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  • Leon Battista Alberti: Master Builder of the Italian Renaissance
  • Amy Ione
Leon Battista Alberti: Master Builder of the Italian Renaissance by Anthony Grafton . Harvard Univ. Press, Cambridge, MA, U.S.A., and London, U.K., 2002. 417 pp., illus. Paper. ISBN:0-674-00868-5.

Anthony Grafton's well-researched and extensively annotated biography of Leon Battista Alberti is a superb book. Reading through this engaging publication, I was particularly impressed with [End Page 163] Grafton's ability to effectively breathe life into Alberti as a human being, and simultaneously to place Alberti's achievements in the context of his culture. Having been born out of wedlock in 1404, created some measure of complication for Alberti within the structure of his society. Grafton exposes this and examines how the social difficulties were abated due to his father's commitment to providing him with a quality education. Building on this fine educational foundation, Alberti went on to achieve recognition in a number of fields. When examining the various trajectories, Grafton acquaints the reader with Alberti's role in building the Italian Renaissance in art, architecture and engineering. We come to better understand how this historical figure made manifest his desire to fuse distinct cultures and occupations. In addition, Grafton not only analyzes Alberti's work as a humanistic writer, but he also speaks in great detail about how Alberti's training in rhetoric influenced his theories in other areas. As a result, we come to see why Alberti defined creativity as "not making something completely new but as reusing a classic idea or theme in a novel way." Finally, Grafton's evaluation of Alberti's extensive use of rhetorical techniques and facility in applying them in other domains is useful today.

The author's deft balancing of perspectives in this biography is at its strongest when he examines Alberti's talent with words and the degree to which this facility was tied to his later success. By 1432 Alberti's literary accomplishments led him to become a secretary in the Papal Chancery. His ongoing employment in the service of the Church insured him the income he needed to pursue his many interests. Grafton's review of these pursuits, including his balanced approach to the theoretical and applied components of Alberti's work, is also well done. Equally noteworthy is Grafton's excellent summary of where his analysis of Alberti fits in relation to earlier scholarship. The author reminds the reader that contemporary discussions continue to see Alberti through the lens of Jacob Burckhardt's The Civilization of the Renaissance in Italy (1860). Burckhardt established Alberti's reputation as the quintessential Renaissance Man, claiming that no less a figure than Leonardo da Vinci was merely a second to Alberti when he wrote: "Leonardo da Vinci was to Alberti as the finisher to the beginner, as the master to the dilettante" (p. 107). Grafton, to his credit, grounds Burckhardt's exuberance without diminishing Burckhardt's (or Alberti's) achievements. Exposing more of Alberti's human struggles, while still recognizing his far-reaching influence, is perhaps Grafton's most significant contribution.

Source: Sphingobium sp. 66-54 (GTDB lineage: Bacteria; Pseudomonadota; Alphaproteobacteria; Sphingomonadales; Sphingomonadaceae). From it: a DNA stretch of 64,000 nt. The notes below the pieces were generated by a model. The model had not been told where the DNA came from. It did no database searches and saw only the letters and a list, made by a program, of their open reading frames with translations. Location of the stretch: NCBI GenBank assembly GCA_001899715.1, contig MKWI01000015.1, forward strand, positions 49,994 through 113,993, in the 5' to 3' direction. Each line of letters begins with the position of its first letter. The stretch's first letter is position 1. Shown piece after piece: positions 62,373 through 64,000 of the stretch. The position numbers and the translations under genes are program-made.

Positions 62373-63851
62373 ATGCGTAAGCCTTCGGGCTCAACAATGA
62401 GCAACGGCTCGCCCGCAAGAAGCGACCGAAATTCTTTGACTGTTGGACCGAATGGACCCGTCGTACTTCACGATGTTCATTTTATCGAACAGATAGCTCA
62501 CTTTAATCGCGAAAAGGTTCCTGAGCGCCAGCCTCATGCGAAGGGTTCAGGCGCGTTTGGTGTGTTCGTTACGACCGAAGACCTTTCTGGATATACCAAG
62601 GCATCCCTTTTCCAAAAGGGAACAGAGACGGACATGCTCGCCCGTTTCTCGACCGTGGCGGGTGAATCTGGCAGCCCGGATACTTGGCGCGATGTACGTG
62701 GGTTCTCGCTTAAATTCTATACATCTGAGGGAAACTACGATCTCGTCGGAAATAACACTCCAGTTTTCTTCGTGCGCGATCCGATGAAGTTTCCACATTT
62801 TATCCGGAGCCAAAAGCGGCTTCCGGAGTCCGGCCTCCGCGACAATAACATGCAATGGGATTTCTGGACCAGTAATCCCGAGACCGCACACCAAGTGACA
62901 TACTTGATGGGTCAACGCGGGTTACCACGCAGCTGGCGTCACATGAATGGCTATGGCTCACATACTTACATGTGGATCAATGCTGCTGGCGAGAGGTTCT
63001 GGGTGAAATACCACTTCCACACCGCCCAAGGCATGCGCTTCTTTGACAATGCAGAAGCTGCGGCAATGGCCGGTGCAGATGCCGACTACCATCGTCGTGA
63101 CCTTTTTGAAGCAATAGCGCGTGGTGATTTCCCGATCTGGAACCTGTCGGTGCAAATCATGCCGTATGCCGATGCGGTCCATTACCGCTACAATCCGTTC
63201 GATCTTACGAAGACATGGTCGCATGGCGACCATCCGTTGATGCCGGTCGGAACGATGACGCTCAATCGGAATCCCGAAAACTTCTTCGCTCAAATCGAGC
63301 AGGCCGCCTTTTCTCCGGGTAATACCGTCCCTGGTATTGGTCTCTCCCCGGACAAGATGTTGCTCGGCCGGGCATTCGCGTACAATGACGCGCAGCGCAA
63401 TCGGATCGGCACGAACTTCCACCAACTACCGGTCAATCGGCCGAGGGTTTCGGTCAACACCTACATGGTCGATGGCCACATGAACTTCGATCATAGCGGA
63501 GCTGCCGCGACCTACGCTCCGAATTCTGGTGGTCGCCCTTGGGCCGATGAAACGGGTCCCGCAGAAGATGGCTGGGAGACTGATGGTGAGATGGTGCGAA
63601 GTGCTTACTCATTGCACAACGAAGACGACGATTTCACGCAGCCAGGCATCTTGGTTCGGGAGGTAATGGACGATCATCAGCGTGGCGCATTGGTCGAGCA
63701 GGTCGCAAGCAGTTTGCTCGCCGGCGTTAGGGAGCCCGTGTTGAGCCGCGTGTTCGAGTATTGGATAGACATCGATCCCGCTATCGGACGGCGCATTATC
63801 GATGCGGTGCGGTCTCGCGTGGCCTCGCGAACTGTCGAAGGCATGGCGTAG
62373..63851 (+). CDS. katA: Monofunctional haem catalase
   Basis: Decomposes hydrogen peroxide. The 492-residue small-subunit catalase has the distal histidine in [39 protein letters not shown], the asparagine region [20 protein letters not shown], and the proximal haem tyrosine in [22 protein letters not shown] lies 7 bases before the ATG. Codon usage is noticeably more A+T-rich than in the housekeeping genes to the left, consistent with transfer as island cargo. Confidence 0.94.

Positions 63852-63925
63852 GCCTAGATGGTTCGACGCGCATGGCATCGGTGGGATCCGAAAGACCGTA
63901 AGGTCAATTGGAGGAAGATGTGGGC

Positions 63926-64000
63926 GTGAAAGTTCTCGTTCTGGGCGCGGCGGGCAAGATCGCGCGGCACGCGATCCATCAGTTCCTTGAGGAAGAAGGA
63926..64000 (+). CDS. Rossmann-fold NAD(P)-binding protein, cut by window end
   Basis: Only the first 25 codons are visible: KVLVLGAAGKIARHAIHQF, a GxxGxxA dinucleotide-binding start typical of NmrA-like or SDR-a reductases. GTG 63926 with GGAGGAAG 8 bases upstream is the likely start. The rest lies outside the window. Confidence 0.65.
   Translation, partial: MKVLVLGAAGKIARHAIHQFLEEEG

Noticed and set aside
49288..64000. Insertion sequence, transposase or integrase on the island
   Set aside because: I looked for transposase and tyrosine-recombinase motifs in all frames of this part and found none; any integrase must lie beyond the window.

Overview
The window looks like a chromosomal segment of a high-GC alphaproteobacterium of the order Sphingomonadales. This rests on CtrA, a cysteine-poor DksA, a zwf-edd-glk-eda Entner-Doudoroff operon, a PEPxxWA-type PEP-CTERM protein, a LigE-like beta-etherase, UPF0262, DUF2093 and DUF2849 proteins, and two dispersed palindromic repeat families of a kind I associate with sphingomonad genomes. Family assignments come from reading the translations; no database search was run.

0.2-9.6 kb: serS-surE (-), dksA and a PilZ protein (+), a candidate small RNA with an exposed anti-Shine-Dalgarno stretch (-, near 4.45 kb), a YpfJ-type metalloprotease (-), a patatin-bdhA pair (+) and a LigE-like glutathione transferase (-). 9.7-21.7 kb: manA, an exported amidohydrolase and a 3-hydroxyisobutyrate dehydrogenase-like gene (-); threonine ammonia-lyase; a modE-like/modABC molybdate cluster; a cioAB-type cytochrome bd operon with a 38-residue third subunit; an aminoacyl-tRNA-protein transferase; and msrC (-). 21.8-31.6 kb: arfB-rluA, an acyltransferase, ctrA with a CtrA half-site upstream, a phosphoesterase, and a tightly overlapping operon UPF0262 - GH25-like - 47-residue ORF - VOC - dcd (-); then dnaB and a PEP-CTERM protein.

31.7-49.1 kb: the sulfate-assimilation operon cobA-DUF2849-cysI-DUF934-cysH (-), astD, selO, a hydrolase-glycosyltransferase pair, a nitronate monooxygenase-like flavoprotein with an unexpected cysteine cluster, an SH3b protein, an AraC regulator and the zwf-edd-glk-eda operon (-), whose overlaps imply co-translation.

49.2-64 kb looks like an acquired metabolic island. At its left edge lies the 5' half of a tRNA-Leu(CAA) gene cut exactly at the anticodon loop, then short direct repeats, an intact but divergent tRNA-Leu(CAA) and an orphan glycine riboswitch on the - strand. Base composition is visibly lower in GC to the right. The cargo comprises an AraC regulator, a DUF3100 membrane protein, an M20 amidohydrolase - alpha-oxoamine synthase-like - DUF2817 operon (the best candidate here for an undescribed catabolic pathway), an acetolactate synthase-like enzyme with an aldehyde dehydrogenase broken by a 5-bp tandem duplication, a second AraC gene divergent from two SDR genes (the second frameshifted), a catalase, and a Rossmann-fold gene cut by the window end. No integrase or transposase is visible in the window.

A close second is Grafton's discussion of emendation. Before reading this study I did not realize the importance of this practice to Alberti's work. Briefly, emendation, a process of circulating texts among other scholars for correction, was a common practice in Alberti's time. While occasionally described by classical Latin writers, it was the humanist writers that worked with Alberti who turned this approach into an art form. Alberti, in particular, was among those who saw emendation as a stage in composing a work as well as a specialized service the learned could offer to others. The author conveys the degree to which Alberti valued the collaborative nature of this practice and how he used emendation in conjunction with his work in rhetoric. More fascinating is seeing how he adapted the technique when moving from rhetoric to art, architecture and engineering. Even his theory of perspective was open to emendation, as becomes clear in Grafton's excellent description of the two versions of On Painting that Alberti published. The Italian version was dedicated to Filippo Brunelleschi with a request...


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pp. 163-164
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